ARTIST: Mannequin Depressives
Like many synthpop outfits, Mannequin Depressives owe a great deal of their inspiration to the classic New Wave and electronic outfits of the '80s. Setting them apart, though, is the breadth of their influences; sure, you'll hear a touch of Depeche Mode and Pet Shop Boys in their sound, but you'll also hear traces of glam, progressive rock, and even a touch of Sunset Strip sleaze. "Lies" is the kind of retro club fodder that Vince Clark invented and everyone with a keyboard since then has tried to match, but "Last Day" sounds more like The Cure, with vocals blurring over moody pianos and atmospheric guitars. "I Don't Get You" starts off with the clanking mechanical beats and raw bass tone of primitive synthpop, but lead singer Rod C. Dornian departs suddenly from sweet falsetto to cynical sneer, coming off less boyish innocent than cocky rock 'n' roller, a bit like if you equipped early Motley Crue with drum machines and keyboards. The opening synthesizer on "Will to Deceive" is so classic-sounding you'd actually think it predates the '80s; it has that old-fashioned science fiction vibe that you hear on early Tangerine Dream and Vangelis recordings, at least until the arrival of the belching bass synth, which sounds almost exactly like a slowed-down version of Peter Schilling's "Major Tom (Coming Home)." Best capturing Mannequin Depressives' mix of synthpop and rock elements is "Erase It," which laces just a hint of guitar wail over the thumping dance floor beat for an effect not unlike early New Order, complete with bouncing vocal hooks. A remix of the song goes for a more purist synthpop approach, slowing down and manipulating the vocals before building gradually into an extended club version. Finishing the album is "Electronic Tonalities Part 2," a 10-minute ode to electronic experimentation that will feel familiar to fans of Front 242's early instrumentals and proves that there's more to Mannequin Depressives than simple pop hooks. This group is just as inspired by the '80s as any synthpop act ever has been, but instead of latching on to one or two favorite bands, Mannequin Depressives manage to distill the entirety of the decade onto one 70-minute CD that's bound to please anyone who grew up listening to "alternative rock" before it was ever called such a thing.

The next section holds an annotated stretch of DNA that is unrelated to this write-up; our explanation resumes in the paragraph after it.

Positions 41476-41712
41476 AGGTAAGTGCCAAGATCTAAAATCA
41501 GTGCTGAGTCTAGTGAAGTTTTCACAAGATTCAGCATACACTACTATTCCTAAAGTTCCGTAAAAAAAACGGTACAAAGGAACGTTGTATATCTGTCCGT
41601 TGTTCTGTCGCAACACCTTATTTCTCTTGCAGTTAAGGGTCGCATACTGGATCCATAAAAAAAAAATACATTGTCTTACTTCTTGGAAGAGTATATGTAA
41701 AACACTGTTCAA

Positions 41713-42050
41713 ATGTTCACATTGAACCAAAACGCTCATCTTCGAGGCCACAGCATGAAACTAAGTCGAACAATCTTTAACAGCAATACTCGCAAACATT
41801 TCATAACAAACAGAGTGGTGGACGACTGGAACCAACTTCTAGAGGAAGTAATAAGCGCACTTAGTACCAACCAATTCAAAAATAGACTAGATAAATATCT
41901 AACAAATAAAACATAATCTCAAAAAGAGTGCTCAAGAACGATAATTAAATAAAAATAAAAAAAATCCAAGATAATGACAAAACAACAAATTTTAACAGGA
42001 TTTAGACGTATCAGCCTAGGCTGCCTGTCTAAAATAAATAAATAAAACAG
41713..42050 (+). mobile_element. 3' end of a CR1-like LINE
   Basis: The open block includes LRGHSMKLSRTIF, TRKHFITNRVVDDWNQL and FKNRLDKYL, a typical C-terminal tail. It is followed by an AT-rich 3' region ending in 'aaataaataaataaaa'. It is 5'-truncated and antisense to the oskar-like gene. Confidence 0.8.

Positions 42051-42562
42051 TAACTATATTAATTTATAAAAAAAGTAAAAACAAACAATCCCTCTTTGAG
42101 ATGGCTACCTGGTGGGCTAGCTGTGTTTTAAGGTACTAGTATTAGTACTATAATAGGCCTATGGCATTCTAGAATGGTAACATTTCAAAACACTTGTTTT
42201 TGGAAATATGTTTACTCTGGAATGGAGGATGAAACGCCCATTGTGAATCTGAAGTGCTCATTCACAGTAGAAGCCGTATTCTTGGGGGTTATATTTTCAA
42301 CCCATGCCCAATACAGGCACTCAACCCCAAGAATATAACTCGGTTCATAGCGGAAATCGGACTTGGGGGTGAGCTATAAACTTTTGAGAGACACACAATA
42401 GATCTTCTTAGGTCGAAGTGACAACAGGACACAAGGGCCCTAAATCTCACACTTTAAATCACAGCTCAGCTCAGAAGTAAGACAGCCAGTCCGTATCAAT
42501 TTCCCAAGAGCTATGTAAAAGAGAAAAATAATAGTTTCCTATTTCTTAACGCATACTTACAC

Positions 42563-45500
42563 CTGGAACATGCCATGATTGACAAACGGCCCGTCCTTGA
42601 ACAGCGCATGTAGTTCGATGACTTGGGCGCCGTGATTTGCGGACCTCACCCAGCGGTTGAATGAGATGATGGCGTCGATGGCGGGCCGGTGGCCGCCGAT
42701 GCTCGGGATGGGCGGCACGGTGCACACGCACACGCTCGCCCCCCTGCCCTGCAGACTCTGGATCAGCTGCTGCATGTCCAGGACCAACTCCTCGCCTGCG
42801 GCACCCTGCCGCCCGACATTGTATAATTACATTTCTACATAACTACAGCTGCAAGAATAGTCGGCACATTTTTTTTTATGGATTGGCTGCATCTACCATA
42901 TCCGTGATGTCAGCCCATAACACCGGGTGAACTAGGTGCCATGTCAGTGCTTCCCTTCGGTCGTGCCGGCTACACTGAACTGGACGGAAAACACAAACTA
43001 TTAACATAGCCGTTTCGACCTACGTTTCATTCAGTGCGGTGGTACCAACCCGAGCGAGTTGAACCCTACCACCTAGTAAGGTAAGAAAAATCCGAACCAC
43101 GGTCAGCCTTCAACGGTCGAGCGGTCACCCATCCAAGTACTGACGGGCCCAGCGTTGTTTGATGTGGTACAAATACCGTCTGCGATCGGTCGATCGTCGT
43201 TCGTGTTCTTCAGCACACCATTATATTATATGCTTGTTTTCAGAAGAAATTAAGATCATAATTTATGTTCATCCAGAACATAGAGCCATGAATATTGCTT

Check out Mannequin Depressives at www.mannequindepressives.com.
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